- Single Malt
- Signatory Vintage (SV)
- Bottling serie
- Cask Strength Collection
- Stated Age
- 32 years old
- Sherry Butt
- Number of bottles
- 53.9 % Vol.
- 700 ml
- Bottle code
- Added on
- 06 Nov 2008 11:33 am
5 × in wishlist
22 × member ratings
25 × in collection
Whisky Reviews for Craigduff 1973 SV
7 users have left a review for this whisky and scored it an average of 85.95 points
- full notes added
- an interesting experiment and only limited to 5 or so casks. scotch history and indebted to david at chorltonwhisky for the sample
Initial notes are masses of orchard fruits, ripe fruit and a damp wet dunnage and old cask influences. Sweet on the nose. Water brought a little more damp compost. Sherry influence is muted, some sultanas and dates. Orchard fruits subside and more essences of damp cellar and wood spices. Also some notes of amber resin and some barley.
at full strength the alcohol bites. added water and sherry asserts first and then quite dry wood spices. some astringency. Sweet at first and then quite drying. Quite oily an slightly resinous but not massively complex.
a little smoke at the finish, certainly savoury drying again mainly on wood bitters. some barley again.
- You do not get every day a sip of an experiment served. Even the nose is what has been suggested, peat, not the smoky peat from Islay, more like a Brora. Sweet fruity with spicy notes of wood, peat and smoke can be found at the first sip. The long finish leads to the palate of the sweet spicy notes slowly towards the peaty bitter experiences. This bottling is different than usual, get it.
- A whisky especially pleasant to the nose. Well done, greedy and sweet but not very complex.
The nose opens on wood and vanilla (like an old bourbon) and then coconut. Some notes of Mirabelle.
The whole is rather engaging.
Sweet and creamy explosion, marked by vanilla and wood again. There are also some dried fruits (especially hazelnut).
Long, sweet, sweet, candied. A little chocolate.
- Quite surprising, no peat, and a whisky that seems aged in bourbon casks. Maybe a sample dating a little?
seems a little sweet, vanilla, coconut, wood, some wax, honey, cherry plum, cereals. Look more like a bourbon cask than a sherry cask. No traces of peat. The sample may have come from a bottle that has been open for a long time.
beautiful aromatic scale, coconut, vanilla, spices, wood, wax, cereals, a little sweet, hazel too. Fruity enough, texture a little thick.
always wood, vanilla, a little dried fruit now, hazelnut.
- This was a really interesting experimental whisky. Despite the stale tendencies it is a well tasting peaty dram.
First a peatyness but not like ordinary peated whisky. It is more like a combination of peat and the stale smell out of an underground cave. Behind this the more typical Sherry nose, a soft mix of Raisins figs and plums. A bit odd combination but still pleasant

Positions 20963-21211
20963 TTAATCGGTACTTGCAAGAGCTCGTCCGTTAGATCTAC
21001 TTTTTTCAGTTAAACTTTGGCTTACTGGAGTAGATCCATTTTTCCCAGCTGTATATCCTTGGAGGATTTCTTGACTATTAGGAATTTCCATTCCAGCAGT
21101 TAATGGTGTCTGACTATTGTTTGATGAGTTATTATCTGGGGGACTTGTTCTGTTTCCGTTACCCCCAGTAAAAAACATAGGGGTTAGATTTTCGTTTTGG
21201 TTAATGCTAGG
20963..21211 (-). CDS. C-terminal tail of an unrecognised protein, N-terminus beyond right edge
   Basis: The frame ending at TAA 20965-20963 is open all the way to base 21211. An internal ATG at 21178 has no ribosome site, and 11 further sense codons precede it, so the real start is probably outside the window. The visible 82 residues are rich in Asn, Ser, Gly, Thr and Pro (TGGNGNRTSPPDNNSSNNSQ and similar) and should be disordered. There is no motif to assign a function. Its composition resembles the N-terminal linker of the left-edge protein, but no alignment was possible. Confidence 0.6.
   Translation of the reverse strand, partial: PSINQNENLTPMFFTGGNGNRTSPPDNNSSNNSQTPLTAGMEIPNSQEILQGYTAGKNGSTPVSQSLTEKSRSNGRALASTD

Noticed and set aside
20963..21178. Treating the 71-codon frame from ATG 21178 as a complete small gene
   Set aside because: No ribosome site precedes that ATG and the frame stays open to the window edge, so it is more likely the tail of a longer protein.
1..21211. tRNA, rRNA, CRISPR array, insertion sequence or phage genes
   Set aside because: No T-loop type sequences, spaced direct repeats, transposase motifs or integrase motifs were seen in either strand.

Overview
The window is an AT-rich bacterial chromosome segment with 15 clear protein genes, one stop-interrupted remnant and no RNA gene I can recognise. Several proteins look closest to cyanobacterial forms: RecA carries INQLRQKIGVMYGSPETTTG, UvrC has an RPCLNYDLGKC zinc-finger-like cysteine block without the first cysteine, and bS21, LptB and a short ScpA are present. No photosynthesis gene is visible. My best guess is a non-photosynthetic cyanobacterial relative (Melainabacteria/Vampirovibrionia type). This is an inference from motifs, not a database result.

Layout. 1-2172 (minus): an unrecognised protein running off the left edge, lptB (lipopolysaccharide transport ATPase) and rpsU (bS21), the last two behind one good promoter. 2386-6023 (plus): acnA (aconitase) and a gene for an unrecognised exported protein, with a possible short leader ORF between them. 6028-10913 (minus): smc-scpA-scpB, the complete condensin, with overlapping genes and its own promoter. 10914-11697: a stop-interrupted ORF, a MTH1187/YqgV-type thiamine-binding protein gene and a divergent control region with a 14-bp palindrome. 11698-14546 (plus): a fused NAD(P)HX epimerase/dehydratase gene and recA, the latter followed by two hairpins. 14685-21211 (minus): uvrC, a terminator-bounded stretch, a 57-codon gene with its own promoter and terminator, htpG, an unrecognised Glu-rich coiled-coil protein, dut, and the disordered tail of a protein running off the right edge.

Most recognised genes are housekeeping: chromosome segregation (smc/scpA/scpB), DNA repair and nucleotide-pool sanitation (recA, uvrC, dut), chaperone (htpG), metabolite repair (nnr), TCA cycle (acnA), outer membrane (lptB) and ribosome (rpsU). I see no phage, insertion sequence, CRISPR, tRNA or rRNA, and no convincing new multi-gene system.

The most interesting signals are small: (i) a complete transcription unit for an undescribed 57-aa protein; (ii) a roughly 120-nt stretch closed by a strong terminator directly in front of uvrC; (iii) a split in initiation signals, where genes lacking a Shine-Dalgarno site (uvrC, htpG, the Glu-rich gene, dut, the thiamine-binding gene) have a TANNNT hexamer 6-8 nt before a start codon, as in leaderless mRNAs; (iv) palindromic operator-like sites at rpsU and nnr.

Enters the mouth with the Sherry aspects at first. Not a clear Sherry, more as a really old fusty one (sorry but I cannot find a better explanation) then increasing spices and a peaty smoke when swallowed.
Rather long finish with fading spices and peat turning in to a soft bitter ending
- Notes from Signatory, October 6th..."At time of bottling our first cask of Craigduff 1973, we believed, based on information available to us, that Craigduff was a peated malt from Strathisla Distillery.Based on our own more detailed research, we have now established that Craigduff was, in fact, distilled at the nearby Glen Keith distillery.Since first releasing Craigduff, there has been considerable ?chatter? on how the whisky was peated etc. In this regard our own understanding is now as follows;-Lightly peated barley from Glen Keith maltings was used in conjunction with controlled amounts of concentrated peated water, being added to each wash charge.Peated water was brought in 45 gallon drums from Stornaway, on fishing boats into the port of Buckie. The peated water was run through the small still at Glen Keith, which was coupled to an angled condenser and water driven off to concentrate the peatiness in the remaining water. It is understood that 10 gallons of the concentrated peated water was added to each wash charge.We understand the drive behind the experimental distillation came from a sister company in Japan. Apparently, during the course of the experiment, a sample of the concentrated peated water, whilst en route to Japan, was intercepted at Heathrow airport by Customs Officials who were convinced it was whisky in disguise, and decanted a fair bit of the drum before realising, too late, that it was in fact just water.We apologise for any inconvenience that our wrongly associating Craigduff with Strathisla Distillery may have caused and would be grateful if you could update your web site and any other product descriptors to reflect the fact that Craigduff was actually made at Glen Keith.Best regards,